The objectives of this systematic review are to evaluate the comparative effectiveness of psychotherapy and pharmacotherapy for childhood anxiety disorders and to evaluate the harms and safety concerns associated with these treatments.

Based on the Fifth Edition of the Diagnostic and Statistical Manual of Mental Disorders (DSM-5), we plan to study the following types of anxiety: panic disorder, social anxiety disorder, specific phobias, generalized anxiety disorder, and separation anxiety. Obsessive compulsive disorder (OCD) and post-traumatic stress disorder will be excluded as their treatment approaches are generally different from other types of anxiety.

Scope and Key Questions

Scope of the Review

This systematic review addresses the comparative effectiveness and harms of commonly used types of psychotherapy and pharmacotherapy as listed in Tables 1 and 2.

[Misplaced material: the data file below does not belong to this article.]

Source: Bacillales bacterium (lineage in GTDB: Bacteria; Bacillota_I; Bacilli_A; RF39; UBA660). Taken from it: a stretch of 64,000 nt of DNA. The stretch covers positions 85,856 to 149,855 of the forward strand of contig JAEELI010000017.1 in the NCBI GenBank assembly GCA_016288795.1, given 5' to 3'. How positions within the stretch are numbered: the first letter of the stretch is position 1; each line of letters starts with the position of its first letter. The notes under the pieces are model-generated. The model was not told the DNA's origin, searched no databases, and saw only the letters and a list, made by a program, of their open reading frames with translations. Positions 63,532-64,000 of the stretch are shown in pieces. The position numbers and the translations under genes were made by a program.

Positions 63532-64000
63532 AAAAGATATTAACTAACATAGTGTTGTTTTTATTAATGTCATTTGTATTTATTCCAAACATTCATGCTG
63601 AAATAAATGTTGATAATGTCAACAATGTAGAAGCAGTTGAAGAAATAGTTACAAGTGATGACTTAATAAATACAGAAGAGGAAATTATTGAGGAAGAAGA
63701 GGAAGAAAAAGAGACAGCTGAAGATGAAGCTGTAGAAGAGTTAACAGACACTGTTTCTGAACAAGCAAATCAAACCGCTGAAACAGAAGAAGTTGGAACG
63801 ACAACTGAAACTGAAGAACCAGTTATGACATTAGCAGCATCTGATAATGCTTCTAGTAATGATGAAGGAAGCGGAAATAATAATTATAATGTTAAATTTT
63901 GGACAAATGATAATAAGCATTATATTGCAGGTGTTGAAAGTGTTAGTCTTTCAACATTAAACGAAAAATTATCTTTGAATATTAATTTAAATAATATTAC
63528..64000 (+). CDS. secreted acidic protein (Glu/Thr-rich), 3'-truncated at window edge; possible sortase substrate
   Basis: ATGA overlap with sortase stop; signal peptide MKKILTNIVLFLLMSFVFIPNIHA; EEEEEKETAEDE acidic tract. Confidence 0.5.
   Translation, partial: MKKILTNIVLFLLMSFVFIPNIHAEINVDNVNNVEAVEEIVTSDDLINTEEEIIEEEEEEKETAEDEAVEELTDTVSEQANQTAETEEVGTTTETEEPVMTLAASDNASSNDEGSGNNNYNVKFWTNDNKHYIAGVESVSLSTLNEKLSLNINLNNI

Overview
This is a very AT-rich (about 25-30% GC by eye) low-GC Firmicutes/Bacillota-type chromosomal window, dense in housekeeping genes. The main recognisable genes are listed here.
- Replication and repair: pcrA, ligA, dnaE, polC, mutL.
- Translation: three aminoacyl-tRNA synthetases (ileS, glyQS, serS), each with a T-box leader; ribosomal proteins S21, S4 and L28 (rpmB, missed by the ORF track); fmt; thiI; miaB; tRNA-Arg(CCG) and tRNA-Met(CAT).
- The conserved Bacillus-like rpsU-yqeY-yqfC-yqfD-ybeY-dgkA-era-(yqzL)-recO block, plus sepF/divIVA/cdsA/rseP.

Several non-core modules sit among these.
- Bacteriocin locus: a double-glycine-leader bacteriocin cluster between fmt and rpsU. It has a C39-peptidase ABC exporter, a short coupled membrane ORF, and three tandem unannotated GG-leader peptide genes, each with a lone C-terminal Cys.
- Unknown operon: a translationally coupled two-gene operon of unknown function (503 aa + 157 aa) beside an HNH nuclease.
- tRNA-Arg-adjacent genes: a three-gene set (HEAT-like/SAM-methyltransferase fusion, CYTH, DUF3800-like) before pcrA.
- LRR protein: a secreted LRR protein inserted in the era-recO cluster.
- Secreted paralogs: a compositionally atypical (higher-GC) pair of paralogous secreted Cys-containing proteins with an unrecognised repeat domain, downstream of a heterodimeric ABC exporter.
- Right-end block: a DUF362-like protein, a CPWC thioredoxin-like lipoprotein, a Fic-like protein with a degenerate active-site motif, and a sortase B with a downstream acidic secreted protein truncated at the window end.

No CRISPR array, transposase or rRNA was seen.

Table 1. Psychotherapy used to treat childhood anxiety.

Table 1

Psychotherapy used to treat childhood anxiety.

Table 2. Medications used to treat childhood anxiety.

Table 2

Medications used to treat childhood anxiety.

Key Questions

The following Key Questions (KQs) were determined based on input from multiple key informants and members of a Technical Expert Panel. The related PICOTS (population, interventions, comparisons, outcomes, timing, and setting) are listed in Table 3.

Table 3. PICOTS (population, interventions, comparisons, outcomes, timing, and setting).

Table 3

PICOTS (population, interventions, comparisons, outcomes, timing, and setting).

KQ 1.

What is the comparative effectiveness of the available treatments for childhood anxiety disorders, including panic disorder, social anxiety disorder, specific phobias, generalized anxiety disorder, and separation anxiety?